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Please don't send these redundant messages. It's a good indication of
your general messaging skills.
On 10/04/2010 07:56 PM, martin f krafft wrote:
> also sprach Jeroen Geilman<firstname.lastname@example.org> [2010.10.04.1822 +0200]:
>> Where, exactly ?
> The HELO greeting.
>> The real client IP ? That can't be trivially spoofed, and so would
>> actually BE your server.
> I have seen clients who apparently connect to my MX with the IP and
> then send the IP after HELO.
With YOUR IP ? That's highly unlikely, to the point of unbelievability.
>> Personally, I reject all EHLO it it's not FQDN, not a valid hostname,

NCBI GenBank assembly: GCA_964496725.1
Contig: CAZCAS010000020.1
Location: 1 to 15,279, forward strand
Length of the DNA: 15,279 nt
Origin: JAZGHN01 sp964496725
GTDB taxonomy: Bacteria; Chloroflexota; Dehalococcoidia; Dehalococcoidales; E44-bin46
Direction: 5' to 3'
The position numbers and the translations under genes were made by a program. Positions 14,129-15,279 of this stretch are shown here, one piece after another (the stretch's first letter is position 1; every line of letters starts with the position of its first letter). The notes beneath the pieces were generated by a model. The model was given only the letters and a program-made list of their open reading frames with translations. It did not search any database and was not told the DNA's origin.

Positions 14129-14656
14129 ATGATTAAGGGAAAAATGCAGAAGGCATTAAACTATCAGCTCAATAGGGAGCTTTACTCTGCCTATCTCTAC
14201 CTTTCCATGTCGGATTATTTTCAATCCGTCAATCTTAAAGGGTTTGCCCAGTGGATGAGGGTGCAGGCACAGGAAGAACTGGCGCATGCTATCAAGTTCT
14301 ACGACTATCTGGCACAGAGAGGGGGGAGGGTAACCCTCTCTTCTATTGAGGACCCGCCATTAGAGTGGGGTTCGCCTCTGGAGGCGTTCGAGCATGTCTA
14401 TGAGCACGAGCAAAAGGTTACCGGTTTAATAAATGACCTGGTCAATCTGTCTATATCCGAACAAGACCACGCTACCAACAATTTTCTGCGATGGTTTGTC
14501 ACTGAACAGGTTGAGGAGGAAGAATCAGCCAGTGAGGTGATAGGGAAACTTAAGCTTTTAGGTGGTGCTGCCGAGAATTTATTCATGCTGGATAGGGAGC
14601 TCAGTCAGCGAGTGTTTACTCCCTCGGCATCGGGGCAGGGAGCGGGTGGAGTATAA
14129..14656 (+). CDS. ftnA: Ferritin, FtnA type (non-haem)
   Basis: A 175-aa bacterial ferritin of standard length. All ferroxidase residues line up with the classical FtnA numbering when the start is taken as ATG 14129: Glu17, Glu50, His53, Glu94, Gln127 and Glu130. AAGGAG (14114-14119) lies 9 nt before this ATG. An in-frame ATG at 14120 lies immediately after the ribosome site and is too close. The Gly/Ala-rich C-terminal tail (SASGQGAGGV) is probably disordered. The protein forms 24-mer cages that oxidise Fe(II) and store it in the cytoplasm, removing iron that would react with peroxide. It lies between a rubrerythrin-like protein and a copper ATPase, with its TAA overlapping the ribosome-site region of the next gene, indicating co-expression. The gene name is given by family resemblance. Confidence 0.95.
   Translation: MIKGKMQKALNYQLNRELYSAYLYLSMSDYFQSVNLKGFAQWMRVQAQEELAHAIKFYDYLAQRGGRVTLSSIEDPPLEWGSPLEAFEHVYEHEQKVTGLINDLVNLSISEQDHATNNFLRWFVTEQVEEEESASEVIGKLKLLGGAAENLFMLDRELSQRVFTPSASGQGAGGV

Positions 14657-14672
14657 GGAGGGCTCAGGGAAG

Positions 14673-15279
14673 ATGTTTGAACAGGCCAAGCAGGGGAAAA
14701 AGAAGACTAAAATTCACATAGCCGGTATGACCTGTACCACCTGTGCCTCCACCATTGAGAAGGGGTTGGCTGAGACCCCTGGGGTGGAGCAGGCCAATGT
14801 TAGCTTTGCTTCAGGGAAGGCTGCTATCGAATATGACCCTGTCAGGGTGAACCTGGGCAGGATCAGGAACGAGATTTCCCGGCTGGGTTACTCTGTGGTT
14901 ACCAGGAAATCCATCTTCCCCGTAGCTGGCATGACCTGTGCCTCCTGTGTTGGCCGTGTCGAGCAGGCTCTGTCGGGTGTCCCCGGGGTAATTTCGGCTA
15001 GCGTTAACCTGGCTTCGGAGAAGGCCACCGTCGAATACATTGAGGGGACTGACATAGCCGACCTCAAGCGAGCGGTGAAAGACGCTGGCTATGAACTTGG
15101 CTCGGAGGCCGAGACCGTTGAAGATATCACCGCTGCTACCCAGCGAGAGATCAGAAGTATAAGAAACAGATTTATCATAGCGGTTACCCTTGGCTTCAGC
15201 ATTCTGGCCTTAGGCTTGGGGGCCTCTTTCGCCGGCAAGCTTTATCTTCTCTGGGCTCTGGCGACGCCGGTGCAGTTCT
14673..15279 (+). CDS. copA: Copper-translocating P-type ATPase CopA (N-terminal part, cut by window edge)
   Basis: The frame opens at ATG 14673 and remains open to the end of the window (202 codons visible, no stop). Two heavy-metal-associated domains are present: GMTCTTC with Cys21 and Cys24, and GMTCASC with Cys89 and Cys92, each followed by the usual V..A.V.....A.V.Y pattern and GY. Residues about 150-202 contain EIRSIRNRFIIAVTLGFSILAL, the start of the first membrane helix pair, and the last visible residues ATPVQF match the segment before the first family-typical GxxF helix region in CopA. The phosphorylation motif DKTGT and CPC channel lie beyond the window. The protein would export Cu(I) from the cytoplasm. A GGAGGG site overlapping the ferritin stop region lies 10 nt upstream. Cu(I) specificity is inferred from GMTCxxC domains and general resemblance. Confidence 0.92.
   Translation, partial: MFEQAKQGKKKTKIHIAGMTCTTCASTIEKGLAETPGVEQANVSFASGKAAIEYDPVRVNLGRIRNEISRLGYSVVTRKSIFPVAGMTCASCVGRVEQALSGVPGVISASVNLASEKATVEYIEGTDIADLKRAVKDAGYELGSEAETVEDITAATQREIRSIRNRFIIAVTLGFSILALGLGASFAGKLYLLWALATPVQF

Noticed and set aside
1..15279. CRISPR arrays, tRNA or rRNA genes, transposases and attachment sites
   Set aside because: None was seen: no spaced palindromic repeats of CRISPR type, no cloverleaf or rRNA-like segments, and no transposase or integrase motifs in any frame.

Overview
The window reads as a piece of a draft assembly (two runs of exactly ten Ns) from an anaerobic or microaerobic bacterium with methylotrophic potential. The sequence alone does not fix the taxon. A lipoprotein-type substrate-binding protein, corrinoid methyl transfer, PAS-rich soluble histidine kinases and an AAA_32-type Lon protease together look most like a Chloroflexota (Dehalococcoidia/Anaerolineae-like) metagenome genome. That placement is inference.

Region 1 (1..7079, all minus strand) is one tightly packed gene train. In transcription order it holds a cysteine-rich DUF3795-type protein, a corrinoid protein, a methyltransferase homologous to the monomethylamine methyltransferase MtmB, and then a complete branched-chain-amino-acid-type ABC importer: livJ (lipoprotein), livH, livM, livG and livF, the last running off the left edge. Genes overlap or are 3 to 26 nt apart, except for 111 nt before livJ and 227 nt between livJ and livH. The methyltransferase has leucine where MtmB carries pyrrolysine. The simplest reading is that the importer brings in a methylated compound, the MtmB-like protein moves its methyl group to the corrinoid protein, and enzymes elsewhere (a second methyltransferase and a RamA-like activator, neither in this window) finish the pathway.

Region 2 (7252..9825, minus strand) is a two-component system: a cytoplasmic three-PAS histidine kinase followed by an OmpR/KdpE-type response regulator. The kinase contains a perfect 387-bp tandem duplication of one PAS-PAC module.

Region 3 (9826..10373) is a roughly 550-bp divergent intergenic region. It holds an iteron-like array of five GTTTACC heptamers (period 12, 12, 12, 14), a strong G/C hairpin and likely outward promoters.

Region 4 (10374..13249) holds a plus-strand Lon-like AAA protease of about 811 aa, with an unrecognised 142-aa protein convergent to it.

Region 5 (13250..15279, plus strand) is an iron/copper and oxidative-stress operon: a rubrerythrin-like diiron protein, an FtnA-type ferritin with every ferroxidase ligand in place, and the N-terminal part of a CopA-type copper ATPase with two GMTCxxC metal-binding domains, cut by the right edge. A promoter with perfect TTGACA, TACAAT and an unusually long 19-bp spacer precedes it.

>> or corresponds with my own identity.
> % swaks -h '220.127.116.11' -t email@example.com
> === Trying xs.adaptr.nl:25...
> === Connected to xs.adaptr.nl.
> <- 220-Are you naughty or nice ?
> <- 220 mail.adaptr.nl ESMTP Ready.
> -> EHLO 18.104.22.168
> <- 250-mail.adaptr.nl
I'm quite sure I didn't ask you to post this online.
> (same with [22.214.171.124])
When I said that *I* use those rules, where did you get the notion it
has anything to do with any particular domain, or mail server ?
>> That pretty much accomplishes what you're talking about, without the
>> need for additional options.
> So you keep a file in /etc/postfix containing your own identity?
> That's redundant, isn't it? I can trivially do this with puppet, but
> I figure it would be something postfix could do too.
So you're too dumb to write a simple regex map, eh ?
I guess "puppet" would be the solution for you then.